So we know that the EBSA has a lot of investigators that take pride in reporting annually all of the money they recover on behalf of participants. And we know from practical experiences that with all of the rules and regulations governing benefit plans, chance are pretty good that we have made a mistake somewhere. Thus, it is not a bad idea to take a serious look at the plans we sponsor and see if there are errors that we should self-correct. Your plan professionals should be able to help guide you through that process. Your attorneys at Fox Rothschild can help get you started on the road toward self-correction if you ask.
As a side note, the DOL also reports that 106 individuals were criminally indicted in 2014. You definitely don’t want to be someone who falls into that statistic if you can avoid it.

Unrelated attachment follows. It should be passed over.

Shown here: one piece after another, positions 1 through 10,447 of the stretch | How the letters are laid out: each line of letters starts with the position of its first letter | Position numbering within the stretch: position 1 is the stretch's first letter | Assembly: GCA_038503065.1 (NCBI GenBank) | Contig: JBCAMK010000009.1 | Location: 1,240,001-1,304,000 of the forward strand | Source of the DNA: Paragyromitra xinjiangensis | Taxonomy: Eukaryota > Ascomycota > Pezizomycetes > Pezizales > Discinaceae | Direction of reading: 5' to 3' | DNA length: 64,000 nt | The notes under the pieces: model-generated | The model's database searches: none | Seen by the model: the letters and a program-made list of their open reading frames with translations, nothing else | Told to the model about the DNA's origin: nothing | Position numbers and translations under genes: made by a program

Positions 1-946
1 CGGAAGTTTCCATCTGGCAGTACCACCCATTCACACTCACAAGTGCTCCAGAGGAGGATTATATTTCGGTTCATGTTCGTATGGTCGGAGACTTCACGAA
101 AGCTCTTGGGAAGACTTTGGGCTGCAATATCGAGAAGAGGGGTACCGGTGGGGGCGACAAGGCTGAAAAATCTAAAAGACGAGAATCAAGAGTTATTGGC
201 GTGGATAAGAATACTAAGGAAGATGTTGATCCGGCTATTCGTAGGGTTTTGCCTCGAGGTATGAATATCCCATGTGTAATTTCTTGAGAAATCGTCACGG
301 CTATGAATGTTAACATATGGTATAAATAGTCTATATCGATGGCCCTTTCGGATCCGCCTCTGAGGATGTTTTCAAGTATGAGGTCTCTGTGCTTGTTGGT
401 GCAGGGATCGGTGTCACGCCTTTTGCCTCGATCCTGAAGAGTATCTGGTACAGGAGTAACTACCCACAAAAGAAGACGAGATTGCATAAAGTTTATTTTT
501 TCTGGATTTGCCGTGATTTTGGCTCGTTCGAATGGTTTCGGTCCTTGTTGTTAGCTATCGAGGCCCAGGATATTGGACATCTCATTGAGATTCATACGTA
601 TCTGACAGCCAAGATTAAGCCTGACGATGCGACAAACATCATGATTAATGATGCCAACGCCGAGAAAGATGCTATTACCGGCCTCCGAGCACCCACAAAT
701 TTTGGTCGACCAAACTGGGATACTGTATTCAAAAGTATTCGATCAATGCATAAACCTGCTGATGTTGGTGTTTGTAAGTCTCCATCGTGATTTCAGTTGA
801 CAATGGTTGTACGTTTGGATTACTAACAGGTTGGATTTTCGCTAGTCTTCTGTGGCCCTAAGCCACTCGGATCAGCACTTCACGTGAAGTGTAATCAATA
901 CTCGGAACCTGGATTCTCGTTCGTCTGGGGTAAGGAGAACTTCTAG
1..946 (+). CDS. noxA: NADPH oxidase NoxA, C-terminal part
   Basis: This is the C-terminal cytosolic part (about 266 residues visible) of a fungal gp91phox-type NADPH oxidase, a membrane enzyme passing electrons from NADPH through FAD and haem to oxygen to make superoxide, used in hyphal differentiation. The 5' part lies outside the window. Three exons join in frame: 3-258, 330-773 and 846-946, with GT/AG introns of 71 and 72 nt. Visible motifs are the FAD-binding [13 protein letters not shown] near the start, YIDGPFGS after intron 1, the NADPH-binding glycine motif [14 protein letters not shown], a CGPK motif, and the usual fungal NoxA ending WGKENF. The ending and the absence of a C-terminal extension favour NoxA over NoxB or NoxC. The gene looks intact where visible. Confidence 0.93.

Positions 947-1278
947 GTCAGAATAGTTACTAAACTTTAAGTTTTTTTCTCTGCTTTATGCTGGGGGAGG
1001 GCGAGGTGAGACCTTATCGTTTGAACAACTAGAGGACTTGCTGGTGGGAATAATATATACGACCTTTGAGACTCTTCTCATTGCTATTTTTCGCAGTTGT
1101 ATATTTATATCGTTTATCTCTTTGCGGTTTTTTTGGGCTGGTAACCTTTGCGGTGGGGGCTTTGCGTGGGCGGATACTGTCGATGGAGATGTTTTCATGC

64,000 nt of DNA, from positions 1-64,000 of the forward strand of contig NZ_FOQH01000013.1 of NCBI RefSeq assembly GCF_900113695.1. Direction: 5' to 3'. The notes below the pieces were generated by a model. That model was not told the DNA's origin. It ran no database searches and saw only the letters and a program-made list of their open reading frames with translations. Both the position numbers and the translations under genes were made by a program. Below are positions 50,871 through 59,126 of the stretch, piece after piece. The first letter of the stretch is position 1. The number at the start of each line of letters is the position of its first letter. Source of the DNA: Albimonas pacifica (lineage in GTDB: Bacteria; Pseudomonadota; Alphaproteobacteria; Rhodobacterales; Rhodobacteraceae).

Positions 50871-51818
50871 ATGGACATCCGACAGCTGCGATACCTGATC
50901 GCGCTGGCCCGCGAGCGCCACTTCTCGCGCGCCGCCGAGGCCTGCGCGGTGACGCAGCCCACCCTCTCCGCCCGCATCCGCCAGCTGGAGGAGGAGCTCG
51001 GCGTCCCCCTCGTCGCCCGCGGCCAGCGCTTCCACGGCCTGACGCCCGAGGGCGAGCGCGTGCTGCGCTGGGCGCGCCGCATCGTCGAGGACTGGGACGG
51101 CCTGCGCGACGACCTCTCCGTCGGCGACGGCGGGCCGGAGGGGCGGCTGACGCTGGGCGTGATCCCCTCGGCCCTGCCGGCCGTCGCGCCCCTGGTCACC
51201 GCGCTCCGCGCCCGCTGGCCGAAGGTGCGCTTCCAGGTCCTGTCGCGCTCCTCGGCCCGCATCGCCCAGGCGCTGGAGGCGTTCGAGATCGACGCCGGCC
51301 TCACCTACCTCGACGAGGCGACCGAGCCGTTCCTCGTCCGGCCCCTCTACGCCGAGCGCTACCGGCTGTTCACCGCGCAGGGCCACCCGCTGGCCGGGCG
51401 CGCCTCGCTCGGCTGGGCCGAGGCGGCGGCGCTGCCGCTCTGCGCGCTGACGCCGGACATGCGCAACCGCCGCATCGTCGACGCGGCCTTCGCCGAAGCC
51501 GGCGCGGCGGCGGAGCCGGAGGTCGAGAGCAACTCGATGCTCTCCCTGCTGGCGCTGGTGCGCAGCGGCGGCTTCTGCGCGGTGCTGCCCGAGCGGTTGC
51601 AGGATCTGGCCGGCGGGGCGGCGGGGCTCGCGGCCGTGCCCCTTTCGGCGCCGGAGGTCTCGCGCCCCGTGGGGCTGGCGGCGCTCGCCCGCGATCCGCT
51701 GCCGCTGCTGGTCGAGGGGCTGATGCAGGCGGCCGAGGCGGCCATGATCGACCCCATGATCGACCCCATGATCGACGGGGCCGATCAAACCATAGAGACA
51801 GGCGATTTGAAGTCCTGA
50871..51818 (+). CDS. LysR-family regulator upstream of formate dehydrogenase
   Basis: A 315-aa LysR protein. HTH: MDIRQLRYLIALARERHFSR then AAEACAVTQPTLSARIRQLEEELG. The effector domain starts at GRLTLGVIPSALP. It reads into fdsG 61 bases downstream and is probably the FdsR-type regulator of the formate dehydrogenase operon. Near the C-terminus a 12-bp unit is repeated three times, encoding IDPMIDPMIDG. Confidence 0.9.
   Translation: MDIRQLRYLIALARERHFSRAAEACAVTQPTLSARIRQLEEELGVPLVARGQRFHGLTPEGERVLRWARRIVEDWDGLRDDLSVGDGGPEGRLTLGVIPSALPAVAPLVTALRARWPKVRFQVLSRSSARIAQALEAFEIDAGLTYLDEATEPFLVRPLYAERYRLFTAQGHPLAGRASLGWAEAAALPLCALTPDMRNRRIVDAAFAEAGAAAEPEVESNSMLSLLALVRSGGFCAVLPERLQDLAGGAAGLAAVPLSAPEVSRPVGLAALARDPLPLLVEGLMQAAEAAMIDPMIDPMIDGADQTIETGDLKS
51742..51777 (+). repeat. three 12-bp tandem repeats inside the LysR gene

When I am meeting with plan sponsors to review the specifics of their defined contribution retirement plans, I am routinely asked about how they compare to other plans. Notwithstanding the variety of sizes of plans, it’s not necessarily a bad question to ask. Section 404 of ERISA generally defines prudence as acting in accordance with how a reasonable person in like circumstances would act. However, decisions on how to structure a plan are settlor functions, not necessarily fiduciary functions so what is “reasonable” in the fiduciary sense may not apply in the framework of a settlor function. But since settlors should still act reasonably in discharging their roles, it does not hurt to consider what others might be doing.